In a perfect world, the Chicago White Sox would have landed a player the likes of Marcus Semien, Javy Baez, or Trevor Story to fill in the void at second base and then taken care of their right field opening with a Kris Bryant, Nick Castellanos or Michael Conforto. The problem is, the lockout has put a freeze on any deal-making and several of those names (Semien, Baez) are already off the board.
While the names remaining are very intriguing and would make excellent additions to the club, questions abound as to how active the Sox will be in pursuing one of those players. Certainly, none of them will come cheap and the Sox need to figure out how to make the money work to add necessary pieces.
Personally, I would like to see either Castellanos or Bryant in right and Story over at second. A plan B would be to go after Conforto and try to add a second baseman by trading Craig Kimbrell to someone looking for a closer.
General Manager Rick Hahn has his work cut out for him when a new collective bargaining agreement is in place and teams can start back in signing free agents. Fans were not too pleased with the team failing to fill a need prior to the lockout, adding only reliever Kendall Graveman and re-signing utility player Leury Garcia.
Jorge Soler would make a great addition to the Chicago White Sox for 2022.
The White Sox have never had to pay a luxury tax by going over the salary cap, thus lower-priced options might be more the reality of what happens going forward. If that is the case, a player to keep an eye on is Jorge Soler.
The right fielder/designated hitter will turn 30 before next season and has plenty of pop in his bat. Soler split last season between the Kansas City Royals and Atlanta Braves where he took home Most Valuable Player honors in the World Series. Soler hit three homers, drove in six, and posted a slash line of .300/.391/.800 against the Houston Astros to help the Braves win it all.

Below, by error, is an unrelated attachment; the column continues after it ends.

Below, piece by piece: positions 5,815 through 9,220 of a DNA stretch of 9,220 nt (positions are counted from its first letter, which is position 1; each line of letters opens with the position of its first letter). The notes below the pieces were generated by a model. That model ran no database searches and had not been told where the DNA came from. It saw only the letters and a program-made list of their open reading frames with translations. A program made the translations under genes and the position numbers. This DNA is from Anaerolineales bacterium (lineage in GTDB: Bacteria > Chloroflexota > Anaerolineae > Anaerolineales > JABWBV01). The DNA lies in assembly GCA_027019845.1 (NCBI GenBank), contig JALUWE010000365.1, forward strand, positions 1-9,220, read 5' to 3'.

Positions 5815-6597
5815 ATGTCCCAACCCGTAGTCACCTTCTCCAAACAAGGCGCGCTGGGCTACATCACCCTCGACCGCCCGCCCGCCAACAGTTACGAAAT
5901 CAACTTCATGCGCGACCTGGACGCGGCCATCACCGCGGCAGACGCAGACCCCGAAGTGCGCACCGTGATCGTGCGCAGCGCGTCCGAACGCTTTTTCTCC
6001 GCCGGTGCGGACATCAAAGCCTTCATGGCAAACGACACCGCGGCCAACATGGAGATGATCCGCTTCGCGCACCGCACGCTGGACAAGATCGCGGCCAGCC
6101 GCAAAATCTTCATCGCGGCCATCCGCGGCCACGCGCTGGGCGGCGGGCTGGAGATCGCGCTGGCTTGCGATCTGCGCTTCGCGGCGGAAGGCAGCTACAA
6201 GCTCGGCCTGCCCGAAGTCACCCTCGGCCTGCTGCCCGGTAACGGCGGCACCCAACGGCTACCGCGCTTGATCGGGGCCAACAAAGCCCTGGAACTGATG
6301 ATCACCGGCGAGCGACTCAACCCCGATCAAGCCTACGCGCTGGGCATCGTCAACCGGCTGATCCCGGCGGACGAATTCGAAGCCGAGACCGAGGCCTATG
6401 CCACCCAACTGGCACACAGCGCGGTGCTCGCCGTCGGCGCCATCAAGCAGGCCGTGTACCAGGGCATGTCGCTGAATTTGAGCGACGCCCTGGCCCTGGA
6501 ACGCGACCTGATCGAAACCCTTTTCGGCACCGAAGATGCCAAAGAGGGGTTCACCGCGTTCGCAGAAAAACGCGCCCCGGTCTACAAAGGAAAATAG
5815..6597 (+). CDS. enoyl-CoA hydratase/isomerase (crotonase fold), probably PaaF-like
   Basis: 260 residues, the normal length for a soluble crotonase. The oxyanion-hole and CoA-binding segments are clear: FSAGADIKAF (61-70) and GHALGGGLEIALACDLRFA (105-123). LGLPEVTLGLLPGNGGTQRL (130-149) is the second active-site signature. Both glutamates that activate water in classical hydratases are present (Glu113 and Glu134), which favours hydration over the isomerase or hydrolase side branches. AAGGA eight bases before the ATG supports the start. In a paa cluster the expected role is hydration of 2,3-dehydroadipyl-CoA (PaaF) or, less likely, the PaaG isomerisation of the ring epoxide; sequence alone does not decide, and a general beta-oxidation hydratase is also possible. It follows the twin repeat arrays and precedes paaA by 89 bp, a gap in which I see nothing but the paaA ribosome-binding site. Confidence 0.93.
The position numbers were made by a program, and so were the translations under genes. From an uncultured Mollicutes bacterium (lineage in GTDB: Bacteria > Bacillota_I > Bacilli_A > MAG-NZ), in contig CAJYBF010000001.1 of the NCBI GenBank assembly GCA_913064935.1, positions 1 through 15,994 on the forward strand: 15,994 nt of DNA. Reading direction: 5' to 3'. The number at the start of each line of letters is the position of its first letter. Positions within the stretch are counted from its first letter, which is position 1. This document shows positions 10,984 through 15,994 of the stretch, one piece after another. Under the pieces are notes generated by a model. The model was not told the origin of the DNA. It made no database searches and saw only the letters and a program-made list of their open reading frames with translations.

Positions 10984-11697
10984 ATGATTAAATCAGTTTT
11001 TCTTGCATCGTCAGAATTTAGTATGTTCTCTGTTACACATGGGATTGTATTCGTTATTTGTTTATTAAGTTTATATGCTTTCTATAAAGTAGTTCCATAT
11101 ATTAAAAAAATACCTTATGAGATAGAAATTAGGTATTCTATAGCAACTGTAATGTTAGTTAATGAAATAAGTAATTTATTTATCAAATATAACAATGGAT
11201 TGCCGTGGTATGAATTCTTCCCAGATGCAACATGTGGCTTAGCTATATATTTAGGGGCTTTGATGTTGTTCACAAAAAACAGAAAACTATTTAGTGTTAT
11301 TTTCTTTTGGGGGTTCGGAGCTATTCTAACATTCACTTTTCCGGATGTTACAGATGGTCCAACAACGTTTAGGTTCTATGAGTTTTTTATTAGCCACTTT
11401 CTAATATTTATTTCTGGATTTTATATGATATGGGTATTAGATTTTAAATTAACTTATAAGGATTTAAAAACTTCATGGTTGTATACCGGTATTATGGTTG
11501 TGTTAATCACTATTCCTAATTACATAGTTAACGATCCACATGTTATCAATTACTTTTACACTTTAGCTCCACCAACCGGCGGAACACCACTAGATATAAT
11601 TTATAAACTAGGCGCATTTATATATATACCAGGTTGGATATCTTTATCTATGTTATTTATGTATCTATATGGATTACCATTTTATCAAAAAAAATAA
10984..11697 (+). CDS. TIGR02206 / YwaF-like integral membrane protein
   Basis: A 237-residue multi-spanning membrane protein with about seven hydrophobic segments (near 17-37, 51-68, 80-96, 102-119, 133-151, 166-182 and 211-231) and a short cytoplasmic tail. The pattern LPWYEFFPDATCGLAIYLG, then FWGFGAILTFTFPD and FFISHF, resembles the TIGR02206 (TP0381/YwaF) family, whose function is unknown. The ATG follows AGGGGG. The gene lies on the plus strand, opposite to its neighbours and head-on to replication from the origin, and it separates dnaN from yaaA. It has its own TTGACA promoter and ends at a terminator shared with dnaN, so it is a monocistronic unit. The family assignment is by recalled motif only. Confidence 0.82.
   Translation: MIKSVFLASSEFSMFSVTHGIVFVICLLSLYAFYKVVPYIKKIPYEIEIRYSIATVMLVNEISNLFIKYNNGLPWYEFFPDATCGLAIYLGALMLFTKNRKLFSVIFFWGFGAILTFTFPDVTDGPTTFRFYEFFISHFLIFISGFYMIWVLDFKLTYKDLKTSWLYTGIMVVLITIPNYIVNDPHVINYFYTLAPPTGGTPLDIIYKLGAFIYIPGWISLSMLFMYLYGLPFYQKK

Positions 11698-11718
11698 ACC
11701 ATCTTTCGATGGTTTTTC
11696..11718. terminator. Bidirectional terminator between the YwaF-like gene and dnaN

Soler had a .194 batting average in 94 games for KC before he moved to Atlanta and hit .269 over 55 games. During that time, he belted 14 homers and drove in 33 runs, which was one more homer and 4 RBI’s less than what he had for the Royals.
As a Royal back in 2019, Soler led the league in homers with 48 and in strikeouts with 178. It wasn’t necessarily feast or famine, however, as he posted a respectable .265 average. Aside from providing power at the plate, Soler can be counted on to be available just about every day.
In that 2019 season, Soler played in all 162 games. Last season, he missed only 13 games between the two teams. Over his eight seasons in the league, Soler has played 413 games in the outfield with 353 of those coming in right field.
While not a threat to win a Gold Glove, Soler has performed admirably in the field, posting a .980 fielding percentage last year with three errors in 147 chances. What might also make this an appealing destination for Soler is the ability to play with fellow Cubans Jose Abreu, Luis Robert, Yasmani Grandal, and Yoan Moncada.
Adding his bat to a lineup that also includes Tim Anderson and Eloy Jimenez could make for one of the most formidable offenses in baseball. Soler signed a one-year deal for $8,050,000 last season with the Royals and will certainly make more than that once the lockout comes to an end.
Since his price tag will not be in the same boat as Castellanos or Bryant, Soler may be the guy that the Sox decide makes the most sense economically.